U.S. commanders in the past have said that Pakistani troops, either out of sympathy for the insurgents or reluctance to engage them, sometimes ignore militants’ presence on territory surrounding Pakistani bases and the militants’ use of the area as staging grounds for cross-border attacks. Pakistani military officials say military operations in the Mohmand tribal region earlier this year had cleared militants from the area surrounding the posts.
The attack has touched off a wave of anger in a nation already deeply suspicious of American policies in the region. Small but fiery demonstrations in several Pakistani cities on Sunday were followed by a move Monday by lawyers to boycott courts across the country to protest the attack. Islamist parties and movements in the country have threatened to wage jihad against the U.S.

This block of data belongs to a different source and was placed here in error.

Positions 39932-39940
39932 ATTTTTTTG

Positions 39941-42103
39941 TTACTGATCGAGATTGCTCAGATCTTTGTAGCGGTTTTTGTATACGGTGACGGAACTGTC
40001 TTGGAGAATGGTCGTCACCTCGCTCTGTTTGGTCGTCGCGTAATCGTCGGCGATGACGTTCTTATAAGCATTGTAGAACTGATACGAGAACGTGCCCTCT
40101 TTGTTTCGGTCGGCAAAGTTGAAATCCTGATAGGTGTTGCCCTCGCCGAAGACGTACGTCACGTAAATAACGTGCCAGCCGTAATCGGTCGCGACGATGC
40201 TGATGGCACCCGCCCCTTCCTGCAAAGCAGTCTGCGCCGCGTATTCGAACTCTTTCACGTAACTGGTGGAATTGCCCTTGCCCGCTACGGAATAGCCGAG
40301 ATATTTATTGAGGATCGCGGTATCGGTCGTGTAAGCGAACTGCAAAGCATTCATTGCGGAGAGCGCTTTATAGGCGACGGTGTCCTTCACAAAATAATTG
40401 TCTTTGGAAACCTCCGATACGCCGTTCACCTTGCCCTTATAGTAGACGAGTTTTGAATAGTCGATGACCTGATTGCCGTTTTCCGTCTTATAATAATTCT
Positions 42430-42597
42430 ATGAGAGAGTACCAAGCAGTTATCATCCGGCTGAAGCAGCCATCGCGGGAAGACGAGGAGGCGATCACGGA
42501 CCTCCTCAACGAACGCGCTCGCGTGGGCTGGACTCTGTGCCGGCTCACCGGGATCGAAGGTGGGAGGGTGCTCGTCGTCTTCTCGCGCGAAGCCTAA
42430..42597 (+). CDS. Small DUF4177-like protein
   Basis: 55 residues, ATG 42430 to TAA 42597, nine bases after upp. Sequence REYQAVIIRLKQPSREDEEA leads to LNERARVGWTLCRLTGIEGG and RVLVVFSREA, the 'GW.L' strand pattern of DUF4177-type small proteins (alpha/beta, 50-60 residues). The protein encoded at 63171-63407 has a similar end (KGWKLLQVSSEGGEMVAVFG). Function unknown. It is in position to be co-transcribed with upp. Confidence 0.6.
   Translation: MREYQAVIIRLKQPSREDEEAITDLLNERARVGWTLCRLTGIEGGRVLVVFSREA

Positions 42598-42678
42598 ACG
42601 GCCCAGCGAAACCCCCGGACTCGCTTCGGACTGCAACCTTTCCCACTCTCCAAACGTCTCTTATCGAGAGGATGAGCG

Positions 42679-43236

A Monday editorial in a leading English-language newspaper, the Daily Times, doubted that NATO would take Pakistan’s concerns seriously: “U.S. and NATO forces have routinely made it a matter of policy to do as they please and then apologize and move on.”
NATO is investigating the incident. The alliance’s secretary-general, Anders Fogh Rasmussen, called the attack “a tragic, unintended incident” but stressed that the episode should not derail joint efforts between NATO, Afghan and Pakistani forces to uproot militants from both sides of the Afghan-Pakistani border.
Pakistani officials, however, have made it clear that they are now reviewing whether to draw back that level of cooperation. On Sunday, Interior Minister Rehman Malik said that the shutdown of Pakistani border crossings used by convoys delivering supplies to NATO forces in Afghanistan was a permanent move, rather than just a suspension.